What it’s like to just do the papers
By Marielle Ong
“Wedding.” Admit it. That one word automatically conjures images of a grand religious ceremony, complete with a procession in customized outfits. This is customarily followed by an even grander banquet afterwards. The concept of a big, white wedding is a significant part of our culture’s perception of getting married. But #realtalk, it’s definitely not the only way to get happily hitched. Definitely not while there is a pandemic.
In terms of legality, a civil wedding is as legit as it gets. And there are many reasons why this option is preferred by couples: First, as the times are defining it, it might be the wisest option as we move into the new normal. Before the pandemic, most may have chosen this route because of budgetary concerns. Second, some couples want to celebrate their union in a low-key way. Third, there are couples who aren’t inclined to have a religious ceremony. Fourth, some countries (like France!) actually require a civil wedding before a religious ceremony can happen. There are other reasons to take the plunge. But in short, even without the pomp and pageantry, a duly accomplished marriage certificate will be recognized by the law.
Inspirations.ph asked three brides who took the civil wedding route pre-pandemic to share their insight on this equally meaningful alternative.
There were practical concerns relating to Christine Fernandez and Redgie Galang’s wedding. “We needed the marriage certificate ASAP for work opportunities,” shares Christine. “Though we really planned for a church wedding initially, a civil wedding is faster and hassle-free.” The couple had also been cohabitating for the last 15 years, so they had the desire to make things Official.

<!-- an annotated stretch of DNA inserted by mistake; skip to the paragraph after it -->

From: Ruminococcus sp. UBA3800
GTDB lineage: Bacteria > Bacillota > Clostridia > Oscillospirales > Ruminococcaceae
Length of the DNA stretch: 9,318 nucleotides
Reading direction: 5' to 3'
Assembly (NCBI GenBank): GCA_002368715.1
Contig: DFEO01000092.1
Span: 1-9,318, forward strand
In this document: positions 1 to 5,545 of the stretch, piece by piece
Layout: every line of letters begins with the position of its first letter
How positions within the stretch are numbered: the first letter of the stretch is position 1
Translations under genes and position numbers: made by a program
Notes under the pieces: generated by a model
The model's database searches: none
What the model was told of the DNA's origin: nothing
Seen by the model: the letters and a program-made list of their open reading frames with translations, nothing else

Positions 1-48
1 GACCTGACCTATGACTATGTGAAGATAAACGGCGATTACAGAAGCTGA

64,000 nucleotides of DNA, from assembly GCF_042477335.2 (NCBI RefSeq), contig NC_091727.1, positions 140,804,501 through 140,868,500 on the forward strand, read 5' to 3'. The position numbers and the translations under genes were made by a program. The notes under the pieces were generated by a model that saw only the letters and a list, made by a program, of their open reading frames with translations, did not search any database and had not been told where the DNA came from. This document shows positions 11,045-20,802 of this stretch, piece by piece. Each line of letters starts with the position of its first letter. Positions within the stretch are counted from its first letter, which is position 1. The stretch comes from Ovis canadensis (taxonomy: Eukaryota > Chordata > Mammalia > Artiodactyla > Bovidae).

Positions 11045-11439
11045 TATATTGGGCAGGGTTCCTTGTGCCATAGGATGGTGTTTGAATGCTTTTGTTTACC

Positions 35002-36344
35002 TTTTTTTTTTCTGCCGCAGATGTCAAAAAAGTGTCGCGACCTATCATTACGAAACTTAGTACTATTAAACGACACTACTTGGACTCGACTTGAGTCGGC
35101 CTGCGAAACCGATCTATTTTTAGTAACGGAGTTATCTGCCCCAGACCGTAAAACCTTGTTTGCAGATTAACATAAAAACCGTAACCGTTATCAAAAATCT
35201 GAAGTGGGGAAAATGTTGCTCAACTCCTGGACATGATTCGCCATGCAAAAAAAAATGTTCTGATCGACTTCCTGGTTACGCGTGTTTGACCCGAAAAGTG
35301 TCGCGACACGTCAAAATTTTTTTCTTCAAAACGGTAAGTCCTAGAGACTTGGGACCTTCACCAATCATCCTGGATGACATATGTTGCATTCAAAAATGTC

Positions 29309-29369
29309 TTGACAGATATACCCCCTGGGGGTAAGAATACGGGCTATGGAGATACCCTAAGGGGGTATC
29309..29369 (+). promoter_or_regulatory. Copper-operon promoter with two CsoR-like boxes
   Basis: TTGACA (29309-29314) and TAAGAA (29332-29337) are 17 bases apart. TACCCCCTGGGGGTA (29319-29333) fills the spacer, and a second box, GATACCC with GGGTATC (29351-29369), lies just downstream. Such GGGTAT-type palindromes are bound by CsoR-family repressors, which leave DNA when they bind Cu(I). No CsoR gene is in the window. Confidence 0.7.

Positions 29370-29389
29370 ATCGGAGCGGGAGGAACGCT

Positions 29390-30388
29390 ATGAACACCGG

The ceremony and ensuing reception was something the couple got to plan to their liking. “We had a color palette and theme for the flowers, souvenirs, and desserts.” The only other major concern was the lovebirds’ outfits. “No entourage to think about, so we were able to spend more of the budget on great food.”
Lessons learned? “I wished I checked the venue first, because it was small,” confessed Christine. “The Ninongs and Ninangs had a hard time fitting into the law office comfortably.” (Eds: The rules are most likely different with covid-19 and the new normal.) She also recommends that soon-to-weds confirm beforehand that their preferred date and time is available, since some busy law offices conduct civil ceremonies every 30 minutes. It’s necessary to prepare to work with a tight schedule.
See related article: Is it Legal to Get Married During ECQ or GCQ?
Another tip she shares is to look into civil wedding packages offered in the city hall. “The package usually includes an organizer who will handle everything for you,” Christine divulges. “No need to do the process step by step. In my case, we availed the package that entailed having the place reserved for us. No other couples were to be wed at the same time. Usually, the ceremony is conducted with many couples in the room.”